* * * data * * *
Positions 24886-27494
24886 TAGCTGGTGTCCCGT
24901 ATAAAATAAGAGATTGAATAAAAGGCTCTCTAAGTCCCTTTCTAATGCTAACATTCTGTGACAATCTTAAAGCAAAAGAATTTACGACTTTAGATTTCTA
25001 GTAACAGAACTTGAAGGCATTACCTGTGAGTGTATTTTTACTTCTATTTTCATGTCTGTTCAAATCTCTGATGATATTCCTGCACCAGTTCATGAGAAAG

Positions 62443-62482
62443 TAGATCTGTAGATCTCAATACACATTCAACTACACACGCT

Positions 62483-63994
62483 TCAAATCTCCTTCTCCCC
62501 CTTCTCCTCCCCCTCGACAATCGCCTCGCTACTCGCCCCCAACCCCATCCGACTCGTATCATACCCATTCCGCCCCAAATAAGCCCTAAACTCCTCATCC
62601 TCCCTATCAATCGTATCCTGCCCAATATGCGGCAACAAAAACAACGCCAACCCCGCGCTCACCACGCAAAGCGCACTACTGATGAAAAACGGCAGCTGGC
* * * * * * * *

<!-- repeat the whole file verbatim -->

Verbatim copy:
Positions 24886-27494
24886 TAGCTGGTGTCCCGT
24901 ATAAAATAAGAGATTGAATAAAAGGCTCTCTAAGTCCCTTTCTAATGCTAACATTCTGTGACAATCTTAAAGCAAAAGAATTTACGACTTTAGATTTCTA
25001 GTAACAGAACTTGAAGGCATTACCTGTGAGTGTATTTTTACTTCTATTTTCATGTCTGTTCAAATCTCTGATGATATTCCTGCACCAGTTCATGAGAAAG

Positions 62443-62482
62443 TAGATCTGTAGATCTCAATACACATTCAACTACACACGCT

Positions 62483-63994
62483 TCAAATCTCCTTCTCCCC
62501 CTTCTCCTCCCCCTCGACAATCGCCTCGCTACTCGCCCCCAACCCCATCCGACTCGTATCATACCCATTCCGCCCCAAATAAGCCCTAAACTCCTCATCC
62601 TCCCTATCAATCGTATCCTGCCCAATATGCGGCAACAAAAACAACGCCAACCCCGCGCTCACCACGCAAAGCGCACTACTGATGAAAAACGGCAGCTGGC